In response to the current failings, Alison called for the scope of bargaining to be expanded to include sector and industry wide bargaining; the prohibition on terminating enterprise agreements during bargaining for a new agreement; increased strike power for workers; increased union presence in workplaces; a more effective ‘umpire’ for the enforcement of agreements and a more sustainable method of financing collective bargaining.

Alison concluded stating that collective bargaining is a pre-condition for inclusive growth and prosperity for all and calling on urgent change to address the erosion of Australia’s collective bargaining regime.

Stephen Smith described the union movement’s call for industry bargaining as self-serving and not in the community’s interests. Stephen went on to argue that industry bargaining is inconsistent with the Australian modern award system and that industry wide industrial action would be damaging to the community. Stephen argued that with 9% coverage in the private sector unions had no legitimate mandate for bargaining at an industry level and would use industry agreements to deliver financial reward to themselves.

Stephen refuted that slow wage growth resulted from reduced union power, arguing instead the trend was the result of weak productivity growth, spare labour capacity and weak inflation.

To ‘refresh’ the enterprise bargaining system Stephen proposed an amended Better Off Overall Test to remove the requirement for it to be applied to all employees; giving the FWC discretion overlook minor procedural and technical non-compliance; amending the Fair Work Act so as to ensure the FWC gives increased weight to respecting negotiated terms. Stephen noted that 75% of agreements are now approved with undertakings or rejected but maintained this was not the result of deficiently drafted agreements.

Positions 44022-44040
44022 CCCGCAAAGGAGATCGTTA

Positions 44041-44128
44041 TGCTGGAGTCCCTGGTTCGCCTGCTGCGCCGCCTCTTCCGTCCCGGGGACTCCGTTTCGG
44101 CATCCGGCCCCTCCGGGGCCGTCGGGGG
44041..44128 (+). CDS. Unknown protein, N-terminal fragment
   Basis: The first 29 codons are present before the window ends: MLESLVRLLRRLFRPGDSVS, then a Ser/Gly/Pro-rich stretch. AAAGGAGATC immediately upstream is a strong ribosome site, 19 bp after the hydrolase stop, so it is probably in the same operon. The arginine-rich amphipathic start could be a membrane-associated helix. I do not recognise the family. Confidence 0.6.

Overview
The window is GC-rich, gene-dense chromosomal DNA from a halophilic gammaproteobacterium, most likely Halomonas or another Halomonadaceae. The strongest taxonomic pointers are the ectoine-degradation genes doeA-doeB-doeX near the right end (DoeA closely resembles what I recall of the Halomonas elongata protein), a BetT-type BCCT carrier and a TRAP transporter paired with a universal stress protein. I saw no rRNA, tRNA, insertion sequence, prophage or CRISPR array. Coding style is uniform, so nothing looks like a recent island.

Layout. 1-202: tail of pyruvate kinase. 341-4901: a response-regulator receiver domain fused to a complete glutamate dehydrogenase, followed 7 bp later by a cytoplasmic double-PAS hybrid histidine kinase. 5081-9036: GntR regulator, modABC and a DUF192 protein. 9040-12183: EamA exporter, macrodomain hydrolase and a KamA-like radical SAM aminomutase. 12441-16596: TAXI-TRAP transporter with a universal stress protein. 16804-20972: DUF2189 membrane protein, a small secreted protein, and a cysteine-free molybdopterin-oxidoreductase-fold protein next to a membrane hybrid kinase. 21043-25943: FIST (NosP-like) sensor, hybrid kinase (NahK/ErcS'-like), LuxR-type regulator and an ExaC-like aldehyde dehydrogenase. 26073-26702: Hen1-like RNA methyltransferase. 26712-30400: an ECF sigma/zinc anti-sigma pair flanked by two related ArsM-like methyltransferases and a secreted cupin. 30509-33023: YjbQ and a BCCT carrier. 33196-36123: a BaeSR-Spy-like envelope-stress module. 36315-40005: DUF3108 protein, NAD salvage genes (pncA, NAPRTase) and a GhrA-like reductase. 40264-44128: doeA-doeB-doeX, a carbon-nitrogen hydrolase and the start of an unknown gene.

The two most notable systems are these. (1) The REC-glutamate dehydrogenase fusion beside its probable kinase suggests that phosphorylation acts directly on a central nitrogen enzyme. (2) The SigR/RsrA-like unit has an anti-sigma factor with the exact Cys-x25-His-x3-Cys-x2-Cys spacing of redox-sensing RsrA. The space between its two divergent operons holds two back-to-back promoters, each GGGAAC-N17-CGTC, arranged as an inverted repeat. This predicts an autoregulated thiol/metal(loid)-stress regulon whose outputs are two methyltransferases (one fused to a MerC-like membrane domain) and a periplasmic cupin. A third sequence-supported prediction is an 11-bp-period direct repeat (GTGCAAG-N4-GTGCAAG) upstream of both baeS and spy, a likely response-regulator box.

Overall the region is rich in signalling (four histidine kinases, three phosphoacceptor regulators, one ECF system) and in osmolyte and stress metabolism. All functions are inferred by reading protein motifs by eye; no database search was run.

Emeritus Professor Ron McCallum AO referred to the recent work of Emeritus Professor Joe Isaac and noting that wage stagnation meant workers were not receiving their fair share of economic gains. Professor McCallum went on to warn that increased inequalities are contributing to alienation and community distrust in our institutions, be they parliaments, banks and financial institutions, churches; and the less than optimal outcomes flowing from our economic system.

Professor McCallum remarked on the tradition of fairness and sharing productivity increases between labour and capital in the Australian system and recommended an expansion of the definition of ‘employee’ to include ‘gig’ workers, recommending the Superannuation Guarantee Act 1992 (Cth) as appropriate. Ron went on to support compulsory conciliation powers for the FWC following a period of intractable bargaining; and power for the FWC President to issue a certificate enabling lengthy intractable disputes to be settle by a form of arbitration. Finally, Professor McCallum argued for the extension of key collective agreements across industries to ensure conditions of employment flow on to small business employees.

This part of the debate was followed by questions from the audience. The AIER thanks all the participants for an excellent discussion on key issues of workplace relations.

Watch the video of the event or download the AIER Discussion Paper.